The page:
For over a decade the American Trucking Association (ATA) has been a ring leader in sounding the alarm for the demand of truck drivers in the industry, due to a driver shortage. It has even been predicted that the shortage would increase to roughly 100,000 drivers by 2021. A more recent study released by the U.S Bureau of Labor (BLS) shows evidence that the trucking industry “works as well as any other blue-collar labor market and poses no constraints on entry into (or exit from) the occupation.”
The Truck Driver Shortage “Myth”
In the study it was revealed that the shortage is a matter dealing primarily with low wages and long hours than the off balanced ratio of truckers to surges in demand, within the industry. After careful review and study in trends the U.S. Department of Labor is speaking out against what the ATA has been driving into the minds trucking advocates across America.
There are many lawmakers who have jumped the gun in order to combat the decade long myth that seems to be the big news affecting the industry. There are 48 states that allow 18 year olds to obtain a commercial driver’s license. Among those is Colorado governor, Jared Polis, who recently signed a bill lowering interstate trucking age limits, just this year. According to Owner-Operator Independent Drivers Association (OOIDA) the solution of lowering the age opens the door to incidents. Safety groups have opposed the tactic since the beginning, contending that drivers 21 and younger lack the experience to operate heavy machinery, that can reach up to 60,000 Ibs. when loaded.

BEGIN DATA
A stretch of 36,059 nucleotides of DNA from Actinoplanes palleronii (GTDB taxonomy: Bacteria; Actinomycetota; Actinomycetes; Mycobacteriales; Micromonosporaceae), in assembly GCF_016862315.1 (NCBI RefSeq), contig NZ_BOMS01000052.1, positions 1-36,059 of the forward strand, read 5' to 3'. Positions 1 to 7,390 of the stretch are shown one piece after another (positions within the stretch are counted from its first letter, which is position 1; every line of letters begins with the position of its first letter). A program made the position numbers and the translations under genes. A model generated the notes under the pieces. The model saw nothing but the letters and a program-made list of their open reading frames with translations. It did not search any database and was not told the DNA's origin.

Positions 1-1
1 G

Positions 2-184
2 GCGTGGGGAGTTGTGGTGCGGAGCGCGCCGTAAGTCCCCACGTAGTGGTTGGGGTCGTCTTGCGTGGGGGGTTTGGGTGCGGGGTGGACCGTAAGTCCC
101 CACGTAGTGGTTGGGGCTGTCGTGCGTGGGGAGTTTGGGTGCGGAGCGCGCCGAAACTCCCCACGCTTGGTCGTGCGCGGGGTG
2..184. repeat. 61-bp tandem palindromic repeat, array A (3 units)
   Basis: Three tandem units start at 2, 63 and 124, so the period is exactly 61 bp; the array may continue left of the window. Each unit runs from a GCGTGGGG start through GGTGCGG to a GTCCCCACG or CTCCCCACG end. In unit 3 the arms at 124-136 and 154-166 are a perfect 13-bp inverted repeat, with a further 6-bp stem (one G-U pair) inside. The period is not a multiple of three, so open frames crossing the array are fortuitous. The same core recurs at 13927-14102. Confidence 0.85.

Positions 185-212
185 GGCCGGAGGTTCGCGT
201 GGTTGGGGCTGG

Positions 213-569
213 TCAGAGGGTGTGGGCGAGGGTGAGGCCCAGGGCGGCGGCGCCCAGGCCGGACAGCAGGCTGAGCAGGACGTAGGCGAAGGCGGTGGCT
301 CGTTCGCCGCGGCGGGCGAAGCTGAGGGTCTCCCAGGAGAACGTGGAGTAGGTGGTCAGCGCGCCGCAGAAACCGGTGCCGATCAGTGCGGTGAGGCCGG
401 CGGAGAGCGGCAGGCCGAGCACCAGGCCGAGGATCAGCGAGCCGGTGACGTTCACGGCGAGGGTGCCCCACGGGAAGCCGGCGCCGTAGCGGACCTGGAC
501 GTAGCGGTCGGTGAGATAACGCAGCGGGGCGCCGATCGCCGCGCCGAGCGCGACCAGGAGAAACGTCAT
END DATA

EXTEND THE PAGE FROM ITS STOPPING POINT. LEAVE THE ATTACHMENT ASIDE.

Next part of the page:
Instead of finding legitimate solutions, the misinterpretation of high turnover in the industry has taken the focus off the key issues of high mistreatment of workers and low wages, and placed it on the opposite. It is reported that recruiting more drivers will create competition for wages, encouraging drivers to sell themselves short in order to get the job.
With the real reason behind such high turnover revealed, it is easy for industry leaders to strategize to uncover ways to fix the issue. Turnover rates have reached up to 98%, since mid 2017. In this instance maintaining good retention is crucial to make the industry work for everyone. There are various ways to do so and lower the turnover rate for the industry, as a whole.
Time Well Compensated
Compensation and benefits have been used as incentive methods to bring in more drivers. Adding a promise of consistency will lessen the turnover rate drastically. Gordon Klemp, founder and president of the National Transportation Institute, uncovered that the increase in recent turnover was also affected by drivers uprooting to find fleets offering higher wages. This caused a lot of movement within the job market. Keeping a close eye on trends in wages will even the playing field and stabilize the amount of movement in the market.
Improved Selection Process
It is important for fleets to not overlook the step of measuring and controlling the cost of replacing a driver. Hiring the wrong person can cost thousands. That is why the selection process should be a little more detailed than checking off a CDL box and whether or not they can dress the part with a hat and flannel. Establishing and Identifying warning signs in applicant’s background and past work experiences can separate finding a diamond in the rough as far as an employee, or finding someone who only looks the part and lacks in important areas.